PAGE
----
Farmers Urged to Go Scientific

Red flag shoots up for weaner industry

HEJA LODGE – “You do not compete in the Olympics bare feet.”

With this reminder, one of South Africa’s leading agricultural economists, Professor Johan Willemse, last week warned the Namibian beef sector to farm in a much more scientific and innovative way in order to survive in the ever-changing world meat market.

Prof Willemse of the Department of Agriculture of the University of the Free State, painted a bleak picture of the weaner production industry for Namibian cattle producers over the next decade, saying the lucrative industry could be phased out within ten years. Speaking at the opening of the Namibian Stock Breeders Association’s second Meat Production School at Heja Lodge last week, he urged Namibian cattle producers to find the “competitive sweet spot” with regards to productivity, innovation and profit. “Cattle farming is a business, and as any other business is a continuous process of re-positioning. The trick is to get maximum return on investment on a sustainable basis, sell the right product at the right price in a changing market environment and to be competitive,” he stressed.

Prof Willemse warned that a country like Brazil – which possesses 853 million hectares of land and 45 million cattle – will within the next decade serve more than 40% of the world beef markets. “India is the other big emerging meat producer that will become a massive exporter of water buffalo meat within the next decade. South Africa, Brazil and India are partners in Brics, and the possibility is there that the three countries will operate as free trade block in the future.”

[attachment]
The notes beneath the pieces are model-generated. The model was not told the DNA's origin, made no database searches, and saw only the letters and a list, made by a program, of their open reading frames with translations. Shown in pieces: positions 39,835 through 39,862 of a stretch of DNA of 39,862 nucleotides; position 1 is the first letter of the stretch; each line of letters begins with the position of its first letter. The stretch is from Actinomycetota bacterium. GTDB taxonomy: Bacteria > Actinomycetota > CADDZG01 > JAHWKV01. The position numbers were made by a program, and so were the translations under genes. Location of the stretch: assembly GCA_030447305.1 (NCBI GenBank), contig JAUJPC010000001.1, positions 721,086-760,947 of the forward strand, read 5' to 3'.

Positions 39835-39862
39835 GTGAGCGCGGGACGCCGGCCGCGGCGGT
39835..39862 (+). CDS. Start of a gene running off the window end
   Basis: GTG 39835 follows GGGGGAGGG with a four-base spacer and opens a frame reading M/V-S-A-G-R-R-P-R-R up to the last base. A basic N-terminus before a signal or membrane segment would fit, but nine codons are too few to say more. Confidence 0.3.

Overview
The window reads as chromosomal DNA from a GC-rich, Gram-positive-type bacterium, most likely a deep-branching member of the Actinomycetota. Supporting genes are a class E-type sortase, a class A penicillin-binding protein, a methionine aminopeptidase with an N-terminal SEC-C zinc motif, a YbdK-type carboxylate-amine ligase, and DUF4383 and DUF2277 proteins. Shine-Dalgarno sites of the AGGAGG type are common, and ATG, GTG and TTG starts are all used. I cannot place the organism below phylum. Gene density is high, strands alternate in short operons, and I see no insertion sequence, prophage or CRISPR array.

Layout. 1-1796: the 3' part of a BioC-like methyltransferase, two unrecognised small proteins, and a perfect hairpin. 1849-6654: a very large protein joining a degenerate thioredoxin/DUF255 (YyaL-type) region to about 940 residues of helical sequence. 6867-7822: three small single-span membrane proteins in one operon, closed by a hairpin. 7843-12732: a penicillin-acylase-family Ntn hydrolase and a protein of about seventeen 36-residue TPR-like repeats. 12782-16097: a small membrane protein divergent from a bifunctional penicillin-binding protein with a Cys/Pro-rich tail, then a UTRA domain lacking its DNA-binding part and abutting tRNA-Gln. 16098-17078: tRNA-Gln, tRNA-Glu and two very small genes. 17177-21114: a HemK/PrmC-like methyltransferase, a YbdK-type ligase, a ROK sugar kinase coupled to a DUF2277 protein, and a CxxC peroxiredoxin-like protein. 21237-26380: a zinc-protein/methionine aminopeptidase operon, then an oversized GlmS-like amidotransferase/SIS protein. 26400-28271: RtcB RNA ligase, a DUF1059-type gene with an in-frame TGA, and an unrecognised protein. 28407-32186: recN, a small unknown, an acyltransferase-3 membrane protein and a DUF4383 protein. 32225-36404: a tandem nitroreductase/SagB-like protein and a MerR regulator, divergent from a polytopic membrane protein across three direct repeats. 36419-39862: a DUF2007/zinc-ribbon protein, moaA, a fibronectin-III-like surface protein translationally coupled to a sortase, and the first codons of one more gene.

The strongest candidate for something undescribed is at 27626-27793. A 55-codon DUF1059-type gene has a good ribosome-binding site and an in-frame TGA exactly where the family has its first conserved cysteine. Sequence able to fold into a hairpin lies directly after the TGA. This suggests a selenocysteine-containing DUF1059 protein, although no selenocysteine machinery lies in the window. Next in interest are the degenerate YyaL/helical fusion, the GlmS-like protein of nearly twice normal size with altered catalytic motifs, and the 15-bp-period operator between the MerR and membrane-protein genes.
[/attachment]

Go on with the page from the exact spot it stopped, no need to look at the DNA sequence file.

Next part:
He is also concerned about the affordability of meat as a source of protein measured against the availability and costs of chicken. Namibia’s weaner export industry is totally dependent on feedlots in South Africa, and the neighbouring country’s feedlots are already struggling to survive in light of the ever-increasing prices of maize as fodder for the animals.

To make things worse, South Africa is negotiating a free trade agreement with Brazil, which would result in the South American country landing Brazilian beef at low prices of between N$16 and N$17 pkg in South Africa.

Prof Willemse said feeding lots in South Africa will only survive if maize can be produced at half the price it is done currently, otherwise no weaner market would exist within the next ten years. He pointed out that maize prices have increased by five times in the past decade while the prices of weaners have only increased by 1.5 times. The price of Grade A beef increased by 1.9 times in the past ten years. Maize prices shot up by 12 pr cent in the past three years.

He stressed that Namibian cattle producers will have to accept that the future of farming lies in mega-units. “It is a world-wide trend to buy out small-scale farming land, consolidate farms and create bigger production units. The best example is China with its 1.5 billion people who realised they cannot feed the population in a country with small-scale farmers who are just able to produce enough to survive themselves. China, therefore is taking people off the land to create bigger and more profitable farming units,” he noted.

Willemse also pointed out that this trend results in farming land getting more expensive. He reminded Namibian producers that markets and droughts are cyclic, and that farmers must take this into account when they plan for the future.”The focus must be on investing in new technology, on innovation and on the unique attributes of your red meat if Namibia wants to be a role player in the ever-changing international markets. Otherwise, you will be competing in the Olympics barefeet,” he concluded.

Source : New Era